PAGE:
We are excited to also announce that we are working on a sharing system through the website where you will be able to share your articles within facebook groups directly within the website, for free of course.

As you can see, on our website, we have several categories to choose from and would love to help mentor you to become an influential blogger. We are here as a community of writers who help each other reach their full potential. There are weekly newsletters to keep you up to date.

Feel free to email us at anytime if you have any additional questions or concerns.

So I registered for an account Friday. They have yet to give me author access. I assume I’ll get it tomorrow. I do plan to keep this blog open, and will probably post new content both here and on My Trending Stories. It’s open to sign up as an author, right now, by the way.


RIP Anton Yelchin

Anton Viktorovich Yelchin was an American film actor best known for his role as Pavel Chekov in the rebooted Star Trek film franchise. He died yesterday morning in a freak car accident in Studio City, California. He was 27 years old.

Anton was born on March 11th, 1989 in Leningrad, U.S.S.R. (now Saint Petersberg, Russia) His parents are gifted and very well-known figure skaters that qualified for the 1972 Olympics, but were not allowed to participate “…because they were Jewish or because the KGB didn’t want them to travel…” The Yelchins moved to the United States when Anton was six months old after receiving asylum from the United States government.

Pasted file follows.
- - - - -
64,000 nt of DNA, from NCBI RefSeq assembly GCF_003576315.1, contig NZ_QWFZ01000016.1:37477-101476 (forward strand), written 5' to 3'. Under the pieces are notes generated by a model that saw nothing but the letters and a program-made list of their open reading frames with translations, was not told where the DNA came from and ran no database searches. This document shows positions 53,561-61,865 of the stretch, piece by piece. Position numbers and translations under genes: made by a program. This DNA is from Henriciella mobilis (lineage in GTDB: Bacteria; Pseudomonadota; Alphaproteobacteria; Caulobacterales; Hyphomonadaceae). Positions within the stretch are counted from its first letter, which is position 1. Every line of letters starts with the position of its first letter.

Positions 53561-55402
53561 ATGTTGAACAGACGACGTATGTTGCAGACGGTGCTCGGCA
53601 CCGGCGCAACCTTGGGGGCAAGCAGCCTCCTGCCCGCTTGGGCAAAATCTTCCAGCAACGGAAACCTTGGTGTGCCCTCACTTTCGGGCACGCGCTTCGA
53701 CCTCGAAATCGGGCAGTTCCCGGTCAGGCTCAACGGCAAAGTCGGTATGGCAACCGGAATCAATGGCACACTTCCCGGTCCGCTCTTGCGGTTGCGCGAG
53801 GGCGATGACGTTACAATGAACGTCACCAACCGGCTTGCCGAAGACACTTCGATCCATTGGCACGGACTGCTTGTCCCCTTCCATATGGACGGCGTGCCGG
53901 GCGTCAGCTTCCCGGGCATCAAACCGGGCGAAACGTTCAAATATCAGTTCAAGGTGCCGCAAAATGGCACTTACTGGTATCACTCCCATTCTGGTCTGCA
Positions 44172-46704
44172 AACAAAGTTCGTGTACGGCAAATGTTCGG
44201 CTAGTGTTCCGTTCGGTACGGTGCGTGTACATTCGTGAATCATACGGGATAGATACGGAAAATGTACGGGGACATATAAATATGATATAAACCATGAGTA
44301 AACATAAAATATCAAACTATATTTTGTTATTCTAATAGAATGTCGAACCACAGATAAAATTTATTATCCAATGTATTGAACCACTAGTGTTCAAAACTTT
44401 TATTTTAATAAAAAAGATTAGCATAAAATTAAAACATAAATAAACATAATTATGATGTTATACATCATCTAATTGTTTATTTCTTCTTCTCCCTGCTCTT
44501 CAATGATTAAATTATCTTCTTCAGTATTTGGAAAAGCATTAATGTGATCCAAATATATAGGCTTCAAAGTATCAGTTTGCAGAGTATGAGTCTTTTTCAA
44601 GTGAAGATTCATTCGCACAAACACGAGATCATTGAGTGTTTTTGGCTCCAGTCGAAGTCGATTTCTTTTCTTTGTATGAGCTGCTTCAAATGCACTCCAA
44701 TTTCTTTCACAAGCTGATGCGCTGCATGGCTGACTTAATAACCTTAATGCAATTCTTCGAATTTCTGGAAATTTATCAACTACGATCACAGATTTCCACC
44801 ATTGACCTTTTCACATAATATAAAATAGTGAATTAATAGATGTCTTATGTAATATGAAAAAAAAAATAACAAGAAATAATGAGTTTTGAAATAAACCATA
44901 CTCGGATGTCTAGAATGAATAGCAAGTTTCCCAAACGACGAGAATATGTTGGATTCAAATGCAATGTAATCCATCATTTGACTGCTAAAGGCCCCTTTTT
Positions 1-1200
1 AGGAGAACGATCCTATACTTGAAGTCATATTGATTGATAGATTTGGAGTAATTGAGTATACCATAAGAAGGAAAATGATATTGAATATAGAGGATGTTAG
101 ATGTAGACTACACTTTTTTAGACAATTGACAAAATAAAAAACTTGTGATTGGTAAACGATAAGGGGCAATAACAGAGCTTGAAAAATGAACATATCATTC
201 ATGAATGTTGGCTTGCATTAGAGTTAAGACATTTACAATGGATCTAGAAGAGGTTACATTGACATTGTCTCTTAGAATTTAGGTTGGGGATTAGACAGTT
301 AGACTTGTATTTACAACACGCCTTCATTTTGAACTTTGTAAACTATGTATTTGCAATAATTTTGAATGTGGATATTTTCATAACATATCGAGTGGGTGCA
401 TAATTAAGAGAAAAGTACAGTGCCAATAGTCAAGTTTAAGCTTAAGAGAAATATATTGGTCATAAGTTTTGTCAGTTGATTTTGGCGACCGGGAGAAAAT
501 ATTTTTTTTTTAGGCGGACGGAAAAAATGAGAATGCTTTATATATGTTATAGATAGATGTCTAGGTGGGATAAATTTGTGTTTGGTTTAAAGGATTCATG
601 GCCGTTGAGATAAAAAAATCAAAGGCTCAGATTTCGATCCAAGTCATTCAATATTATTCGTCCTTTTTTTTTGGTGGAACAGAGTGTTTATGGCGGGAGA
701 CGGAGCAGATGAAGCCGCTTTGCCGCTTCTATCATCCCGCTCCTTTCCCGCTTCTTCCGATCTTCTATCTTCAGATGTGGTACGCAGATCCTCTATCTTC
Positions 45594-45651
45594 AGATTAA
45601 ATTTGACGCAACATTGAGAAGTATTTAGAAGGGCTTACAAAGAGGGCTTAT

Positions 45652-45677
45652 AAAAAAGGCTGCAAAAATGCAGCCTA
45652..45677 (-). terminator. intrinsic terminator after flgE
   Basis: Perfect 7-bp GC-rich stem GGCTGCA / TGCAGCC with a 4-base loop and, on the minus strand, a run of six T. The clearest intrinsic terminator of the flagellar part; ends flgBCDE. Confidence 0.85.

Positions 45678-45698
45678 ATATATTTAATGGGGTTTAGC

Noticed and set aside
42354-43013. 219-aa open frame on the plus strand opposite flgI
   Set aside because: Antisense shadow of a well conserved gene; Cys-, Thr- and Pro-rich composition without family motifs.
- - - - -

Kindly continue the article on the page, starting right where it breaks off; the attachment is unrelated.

Anton began acting at the age of nine with a role in the independent film A Man Is Mostly Water. He won a Young Artists Award in 2001 for a film called Hearts in AtlantisIn 2007, he had the starring role in the crime drama Alpha Dog. His character was partially based off of real kidnap and murder victim Nicholas Markowitz. USA Today called Yelchin’s performance “heartbreakingly endearing” and Markowitz’s mother praised Yelchin’s portrayal.

Following Alpha Dog, Yelchin landed his most well-known role as the 17-year-old Russian whiz kid and navigator Pavel Chekov in J.J. Abrams’ rebooted Star Trek films. Acting as the comic relief in the 2009 film and the sequel Into Darkness, Yelchin successfully pulls off being actually smart, helpful, and funny, instead of useless and insufferably annoying like some Hollywood blockbuster sidekicks.

I dare say that Yelchin is one of the better actors in these films. I do not hate them, but they are extremely flawed. Yelchin and the character of Chekov are unequivocally enjoyable, though.

Yelchin later starred in films such as Charlie Bartlett in 2007 and Fright Night in 2011. His performance in Fright Night, as well as the movie itself, received very positive reviews.Yelchin’s performance in Charlie Bartlett is noted as the best part of an otherwise mediocre movie.He also starred in the vampire romance film Only Lovers Left Alive. He played the lead role in the 2013 supernatural thriller film Odd Thomas. Based upon the series of novels by Dean Koontz, the film received mixed to negative reception, but is building a cult following after the film recently popped up on Netflix.

Anton recently came to attention for the critically acclaimed independent horror film Green Room. In the film, Yelchin has the starring role as the 20-something frontman of a punk rocker band. The band is unknowingly booked to play a gig for a group of neo-Nazis led by Patrick Stewart. The gig goes well, but after discovering the body of a dead woman in the green room, the group is threatened, held against their will, killed off in spectacularly gory fashion, etc. Released on May 13th, it would not surprise me if this film receives accolades come next awards season.

Yelchin also had musical ambitions and was once the frontman of an actual punk band called the Hammerheads. The group has since disbanded. He is quoted as saying playing the guitar “gives him a lot of fulfillment.” He was a fan of acoustic blues movement. Yelchin is known as, and seemed to be, a very personable, down to Earth, nice guy with talents and aspirations.